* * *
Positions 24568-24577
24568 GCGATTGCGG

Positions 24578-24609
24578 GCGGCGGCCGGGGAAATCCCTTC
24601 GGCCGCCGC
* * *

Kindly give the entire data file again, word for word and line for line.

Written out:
Positions 24568-24577
24568 GCGATTGCGG

Positions 24578-24609
24578 GCGGCGGCCGGGGAAATCCCTTC
24601 GGCCGCCGC